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Federal Highway Administration > Publications > Public Roads > Vol. 63· No. 4 > Internet Watch

January/February 2000
Vol. 63· No. 4

Internet Watch

by Catherine Denk

Safer Roads Through Better Design: IHSDM Web Pages Offer Glimpse of 21st Century Safety Software

Newly launched Web pages for the Interactive Highway Safety Design Model (IHSDM) offer a comprehensive view of "new millennium" software that should ultimately ensure better designed and safer roads.

The IHSDM Web pages can be accessed by visiting FHWA's Turner-Fairbank Highway Research Center home page at http://www.fhwa.dot.gov/research/tfhrc/ and clicking on "Safety" then "Interactive Highway Safety Design Model."

Targeted specifically to roadway planners and designers, as well as to others in the transportation engineering community, the IHSDM Web site provides visitors with a complete description of IHSDM as developing safety software that will provide never-before-available and easy-to-access data to facilitate evaluation of the safety implications of design alternatives. IHSDM software will be applicable throughout the planning, design, and review phases of highway construction and reconstruction projects.

The IHSDM Web site features pages dedicated to each of the seven IHSDM modules: crash prediction, design consistency, driver/vehicle performance, intersection diagnostic review, policy review, roadside safety, and traffic analysis.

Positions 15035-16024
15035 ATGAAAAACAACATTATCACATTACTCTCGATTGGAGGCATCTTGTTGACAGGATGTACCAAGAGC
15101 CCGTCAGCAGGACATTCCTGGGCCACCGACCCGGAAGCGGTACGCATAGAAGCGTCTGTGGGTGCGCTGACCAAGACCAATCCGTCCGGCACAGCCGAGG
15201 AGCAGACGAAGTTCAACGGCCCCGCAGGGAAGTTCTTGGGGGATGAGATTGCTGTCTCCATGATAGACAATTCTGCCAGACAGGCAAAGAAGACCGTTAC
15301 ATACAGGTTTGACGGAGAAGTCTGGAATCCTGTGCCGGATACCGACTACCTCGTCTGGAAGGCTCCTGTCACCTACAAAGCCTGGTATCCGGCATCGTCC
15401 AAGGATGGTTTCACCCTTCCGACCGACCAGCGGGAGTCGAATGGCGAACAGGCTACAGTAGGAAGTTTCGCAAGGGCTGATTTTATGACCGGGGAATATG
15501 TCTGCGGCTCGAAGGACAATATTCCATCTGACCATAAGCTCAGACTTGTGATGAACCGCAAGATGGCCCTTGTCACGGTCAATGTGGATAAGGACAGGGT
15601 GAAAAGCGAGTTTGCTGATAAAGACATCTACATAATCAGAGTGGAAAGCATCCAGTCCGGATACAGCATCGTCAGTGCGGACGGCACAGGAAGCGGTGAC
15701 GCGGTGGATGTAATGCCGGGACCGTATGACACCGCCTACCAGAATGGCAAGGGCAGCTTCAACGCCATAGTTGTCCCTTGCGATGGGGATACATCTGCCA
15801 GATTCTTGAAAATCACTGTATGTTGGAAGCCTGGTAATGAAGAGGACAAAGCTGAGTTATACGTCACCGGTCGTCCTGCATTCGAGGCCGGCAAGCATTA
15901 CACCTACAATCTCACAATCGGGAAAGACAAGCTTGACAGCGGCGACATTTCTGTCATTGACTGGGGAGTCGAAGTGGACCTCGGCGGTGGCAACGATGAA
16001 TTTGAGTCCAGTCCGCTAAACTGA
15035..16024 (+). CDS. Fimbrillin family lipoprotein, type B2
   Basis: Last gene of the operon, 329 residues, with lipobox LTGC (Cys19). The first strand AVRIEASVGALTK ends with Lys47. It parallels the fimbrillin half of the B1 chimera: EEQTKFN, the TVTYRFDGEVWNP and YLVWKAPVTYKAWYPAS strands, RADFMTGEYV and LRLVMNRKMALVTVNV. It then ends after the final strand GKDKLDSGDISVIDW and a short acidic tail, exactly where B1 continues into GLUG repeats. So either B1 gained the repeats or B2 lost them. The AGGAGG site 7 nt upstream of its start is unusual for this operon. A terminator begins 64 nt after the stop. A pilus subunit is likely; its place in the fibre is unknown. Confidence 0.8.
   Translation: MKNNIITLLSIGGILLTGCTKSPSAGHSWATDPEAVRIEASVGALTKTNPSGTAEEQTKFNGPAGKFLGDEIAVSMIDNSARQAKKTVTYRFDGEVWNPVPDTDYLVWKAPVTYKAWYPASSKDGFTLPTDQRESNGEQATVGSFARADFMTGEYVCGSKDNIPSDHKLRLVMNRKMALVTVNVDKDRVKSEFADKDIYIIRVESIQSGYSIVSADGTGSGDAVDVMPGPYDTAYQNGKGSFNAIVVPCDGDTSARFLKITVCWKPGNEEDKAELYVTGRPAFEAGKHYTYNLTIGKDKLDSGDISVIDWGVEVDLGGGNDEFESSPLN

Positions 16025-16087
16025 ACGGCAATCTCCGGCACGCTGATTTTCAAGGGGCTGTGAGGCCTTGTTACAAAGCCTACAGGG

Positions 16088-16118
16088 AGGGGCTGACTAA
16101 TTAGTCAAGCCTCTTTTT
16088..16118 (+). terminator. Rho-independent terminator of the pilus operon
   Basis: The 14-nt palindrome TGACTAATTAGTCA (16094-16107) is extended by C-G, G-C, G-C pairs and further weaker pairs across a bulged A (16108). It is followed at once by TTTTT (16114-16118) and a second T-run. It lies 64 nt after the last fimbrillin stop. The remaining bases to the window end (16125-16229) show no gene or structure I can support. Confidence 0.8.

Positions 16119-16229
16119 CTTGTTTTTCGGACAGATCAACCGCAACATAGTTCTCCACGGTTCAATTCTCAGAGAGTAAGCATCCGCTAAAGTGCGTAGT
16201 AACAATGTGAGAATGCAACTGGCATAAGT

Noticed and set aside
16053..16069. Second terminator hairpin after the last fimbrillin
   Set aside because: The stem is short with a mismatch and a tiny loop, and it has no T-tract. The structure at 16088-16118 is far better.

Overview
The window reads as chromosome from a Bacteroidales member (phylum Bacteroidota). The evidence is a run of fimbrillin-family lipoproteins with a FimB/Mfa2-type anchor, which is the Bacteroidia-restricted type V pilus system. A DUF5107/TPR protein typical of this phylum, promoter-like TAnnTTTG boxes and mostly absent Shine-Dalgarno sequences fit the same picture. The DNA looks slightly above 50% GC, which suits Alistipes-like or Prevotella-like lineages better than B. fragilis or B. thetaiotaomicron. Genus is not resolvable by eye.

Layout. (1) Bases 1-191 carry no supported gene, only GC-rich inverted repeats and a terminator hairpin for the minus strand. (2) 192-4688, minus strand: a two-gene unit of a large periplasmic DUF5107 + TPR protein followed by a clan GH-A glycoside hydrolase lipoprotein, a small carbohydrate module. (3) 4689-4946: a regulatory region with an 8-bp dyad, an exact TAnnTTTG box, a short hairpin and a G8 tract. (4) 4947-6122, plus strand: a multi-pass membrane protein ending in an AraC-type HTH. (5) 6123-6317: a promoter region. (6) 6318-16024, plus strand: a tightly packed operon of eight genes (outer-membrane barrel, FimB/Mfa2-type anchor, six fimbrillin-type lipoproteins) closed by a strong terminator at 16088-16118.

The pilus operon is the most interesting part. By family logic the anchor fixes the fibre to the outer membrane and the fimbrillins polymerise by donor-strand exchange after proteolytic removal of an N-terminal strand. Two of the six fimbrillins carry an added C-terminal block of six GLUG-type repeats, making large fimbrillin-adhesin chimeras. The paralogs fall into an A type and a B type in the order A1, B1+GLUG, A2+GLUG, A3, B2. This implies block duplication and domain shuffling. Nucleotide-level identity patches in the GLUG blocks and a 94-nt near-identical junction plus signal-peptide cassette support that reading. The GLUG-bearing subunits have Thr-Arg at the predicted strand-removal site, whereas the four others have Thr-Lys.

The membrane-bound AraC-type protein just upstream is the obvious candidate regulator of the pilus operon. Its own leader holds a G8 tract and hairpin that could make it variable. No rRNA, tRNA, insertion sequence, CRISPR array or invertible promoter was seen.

Other IHSDM Web features include a page on the Geometric Design Laboratory, which provides technical support to FHWA's Office of Safety Research and Development at the Turner-Fairbank Highway Research Center in McLean, Va.

Visitors to the IHSDM Web site can order an IHSDM "Preview" CD-ROM online or can link to a timetable showing the current estimated public release dates of the various IHSDM modules.

The Web site's complete library offers links to IHSDM-related research, and an IHSDM "mailbox" allows Web site visitors to e-mail FHWA staff with comments and inquiries.

In line with FHWA's goal of reducing highway injuries and fatalities by 20 percent over the next 10 years, IHSDM software has the potential to make significant contributions to saving lives and many dollars in unnecessary road reconstruction as highway designers will be offered the opportunity to provide the American public with the safest roadways in U.S. history.

The new IHSDM Web pages provide access to essential information for roadway planners and designers, DOT officials, and others interested in this safety software of the near future.

Catherine Denk of A/E Group Inc. is a communications assistant for FHWA's Geometric Design Laboratory in the Office of Safety Research and Development.

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